Mr. Daniels, petitioner, and his sister were equal beneficiaries of a Trust, which was funded by IRA proceeds when Daniels’ mother died. In 2006, Charles Schwab issued the trust a Form 1099-R, Distributions From Pensions, Annuities, Retirement or Profit-Sharing Plans, IRAs, Insurance Contracts, etc., reporting a taxable distribution of $325,204.59 for the transfer from the IRA to the trust. For 2006, Daniels filed Form 1041, U.S. Income Tax Return for Estates and Trusts, reporting income of $325,204 and an income distribution deduction in the same amount for distributions made to petitioner and his sister. Daniels, however, did not file Form 1041-T, Allocation of Estimated Tax Payments to Beneficiaries, nor did he include the trust distribution as income on his filed 2006 Form 1040EZ.
In 2008, Daniels amended the 2006 Form 1041 to claim an income distribution deduction of $314,449, and filed a Schedule K-1 to reflect his amended share of the trust’s 2006 income, $157,225. Petitioner did not, however, amend his 2006 Form 1040EZ to include any trust distribution as income.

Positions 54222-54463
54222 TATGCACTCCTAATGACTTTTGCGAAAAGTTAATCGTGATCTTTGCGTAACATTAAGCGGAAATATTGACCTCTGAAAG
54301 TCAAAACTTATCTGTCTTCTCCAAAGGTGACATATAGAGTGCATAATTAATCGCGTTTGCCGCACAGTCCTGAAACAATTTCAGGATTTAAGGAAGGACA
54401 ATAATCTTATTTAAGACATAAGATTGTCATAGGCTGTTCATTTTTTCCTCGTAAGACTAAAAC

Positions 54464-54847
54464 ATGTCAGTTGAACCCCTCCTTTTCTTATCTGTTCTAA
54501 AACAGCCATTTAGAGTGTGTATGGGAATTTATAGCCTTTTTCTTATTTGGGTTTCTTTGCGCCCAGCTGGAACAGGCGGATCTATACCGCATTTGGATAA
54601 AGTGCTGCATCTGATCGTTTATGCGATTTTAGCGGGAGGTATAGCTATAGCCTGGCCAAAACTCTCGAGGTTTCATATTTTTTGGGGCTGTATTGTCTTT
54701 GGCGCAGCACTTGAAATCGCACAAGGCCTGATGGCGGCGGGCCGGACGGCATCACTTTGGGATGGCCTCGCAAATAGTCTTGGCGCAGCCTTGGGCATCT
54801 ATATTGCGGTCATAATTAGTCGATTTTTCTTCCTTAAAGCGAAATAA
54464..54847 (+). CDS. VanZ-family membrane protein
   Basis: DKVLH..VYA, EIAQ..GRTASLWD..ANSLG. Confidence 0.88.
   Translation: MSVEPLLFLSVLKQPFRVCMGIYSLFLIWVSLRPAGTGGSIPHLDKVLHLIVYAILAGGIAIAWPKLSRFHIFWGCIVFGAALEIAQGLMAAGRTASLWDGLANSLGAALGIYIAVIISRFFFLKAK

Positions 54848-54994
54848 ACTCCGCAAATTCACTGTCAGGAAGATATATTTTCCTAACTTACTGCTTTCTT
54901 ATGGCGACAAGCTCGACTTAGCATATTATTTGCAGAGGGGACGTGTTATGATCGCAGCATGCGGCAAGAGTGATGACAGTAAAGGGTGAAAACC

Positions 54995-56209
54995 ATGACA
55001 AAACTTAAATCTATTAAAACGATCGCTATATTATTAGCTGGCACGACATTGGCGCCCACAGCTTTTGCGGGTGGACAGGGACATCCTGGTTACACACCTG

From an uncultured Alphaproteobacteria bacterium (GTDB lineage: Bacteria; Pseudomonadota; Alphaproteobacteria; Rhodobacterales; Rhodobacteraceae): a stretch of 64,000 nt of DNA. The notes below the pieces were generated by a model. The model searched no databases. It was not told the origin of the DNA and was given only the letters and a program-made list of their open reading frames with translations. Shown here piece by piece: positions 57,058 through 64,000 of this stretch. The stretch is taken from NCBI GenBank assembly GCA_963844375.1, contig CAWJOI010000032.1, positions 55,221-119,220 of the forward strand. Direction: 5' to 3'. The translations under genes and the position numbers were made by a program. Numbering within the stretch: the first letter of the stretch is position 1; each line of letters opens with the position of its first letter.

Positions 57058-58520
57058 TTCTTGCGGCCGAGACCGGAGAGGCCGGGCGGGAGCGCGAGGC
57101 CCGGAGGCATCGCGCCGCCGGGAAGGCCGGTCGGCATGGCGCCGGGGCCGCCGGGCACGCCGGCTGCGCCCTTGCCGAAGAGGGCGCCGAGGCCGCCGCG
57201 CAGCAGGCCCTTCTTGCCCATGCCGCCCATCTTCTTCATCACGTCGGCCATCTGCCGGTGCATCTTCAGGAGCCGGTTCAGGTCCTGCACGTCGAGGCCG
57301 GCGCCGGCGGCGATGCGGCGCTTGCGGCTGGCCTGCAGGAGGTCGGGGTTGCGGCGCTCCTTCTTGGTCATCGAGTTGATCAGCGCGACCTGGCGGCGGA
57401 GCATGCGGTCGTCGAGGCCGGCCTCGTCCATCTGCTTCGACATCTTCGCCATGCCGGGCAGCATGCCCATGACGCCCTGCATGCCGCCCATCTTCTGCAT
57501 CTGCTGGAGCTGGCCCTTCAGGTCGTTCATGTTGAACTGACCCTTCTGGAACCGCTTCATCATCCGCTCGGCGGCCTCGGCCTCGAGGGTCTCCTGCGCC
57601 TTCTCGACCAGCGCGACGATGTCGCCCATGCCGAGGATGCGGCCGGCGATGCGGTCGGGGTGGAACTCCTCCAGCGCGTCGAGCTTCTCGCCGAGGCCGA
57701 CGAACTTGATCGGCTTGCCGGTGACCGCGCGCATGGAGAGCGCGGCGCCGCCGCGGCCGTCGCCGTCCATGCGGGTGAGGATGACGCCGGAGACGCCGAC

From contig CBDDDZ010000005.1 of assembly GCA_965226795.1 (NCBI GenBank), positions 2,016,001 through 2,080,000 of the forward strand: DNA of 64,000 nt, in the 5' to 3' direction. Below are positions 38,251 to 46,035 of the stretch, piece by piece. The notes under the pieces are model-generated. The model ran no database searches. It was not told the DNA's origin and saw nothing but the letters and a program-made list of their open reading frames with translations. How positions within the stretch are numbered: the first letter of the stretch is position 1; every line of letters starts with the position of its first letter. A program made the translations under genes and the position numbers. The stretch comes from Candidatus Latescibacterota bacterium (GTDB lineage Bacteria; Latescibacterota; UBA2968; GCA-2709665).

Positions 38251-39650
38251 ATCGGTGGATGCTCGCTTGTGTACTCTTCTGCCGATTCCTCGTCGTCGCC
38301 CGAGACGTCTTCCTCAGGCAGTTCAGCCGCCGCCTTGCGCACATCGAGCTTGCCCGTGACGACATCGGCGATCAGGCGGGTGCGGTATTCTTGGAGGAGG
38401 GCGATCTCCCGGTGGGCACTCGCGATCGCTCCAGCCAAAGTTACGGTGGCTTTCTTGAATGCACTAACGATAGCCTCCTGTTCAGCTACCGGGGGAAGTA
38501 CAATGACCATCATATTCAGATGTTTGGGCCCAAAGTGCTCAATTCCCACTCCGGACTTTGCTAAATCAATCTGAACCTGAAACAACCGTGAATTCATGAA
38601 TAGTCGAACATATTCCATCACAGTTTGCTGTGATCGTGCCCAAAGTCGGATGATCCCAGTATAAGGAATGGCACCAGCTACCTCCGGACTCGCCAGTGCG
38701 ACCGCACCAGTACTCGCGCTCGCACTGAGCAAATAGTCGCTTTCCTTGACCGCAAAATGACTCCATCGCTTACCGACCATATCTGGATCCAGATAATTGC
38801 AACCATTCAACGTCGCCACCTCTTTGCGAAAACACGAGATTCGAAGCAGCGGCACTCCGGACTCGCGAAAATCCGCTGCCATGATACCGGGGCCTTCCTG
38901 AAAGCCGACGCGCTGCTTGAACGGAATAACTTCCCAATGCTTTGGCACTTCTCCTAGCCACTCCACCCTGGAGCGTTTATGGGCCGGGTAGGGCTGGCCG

In 2010, the IRS issued the petitioner a notice of deficiency for the omitted trust distribution income. Petitioner then timely petitioned the Tax Court arguing that the three year statute of limitations barred assessment of this tax deficiency. The IRS argued a six year period of limitations applied because the petitioner omitted more than 25% of his gross income from his return.
Petitioner reported gross income of $28,296.98 on his 2006 Form 1040EZ. Since his share of trust income, $157,225, was more than 25% of the $28,296.98, the IRS had a six year period of limitations to collect any tax deficiency. While the notice of deficiency was mailed after the expiration of the three year period of limitations, it was mailed within six years.
Decision entered for respondent. Daniels v. Commissioner of Internal Revenue.
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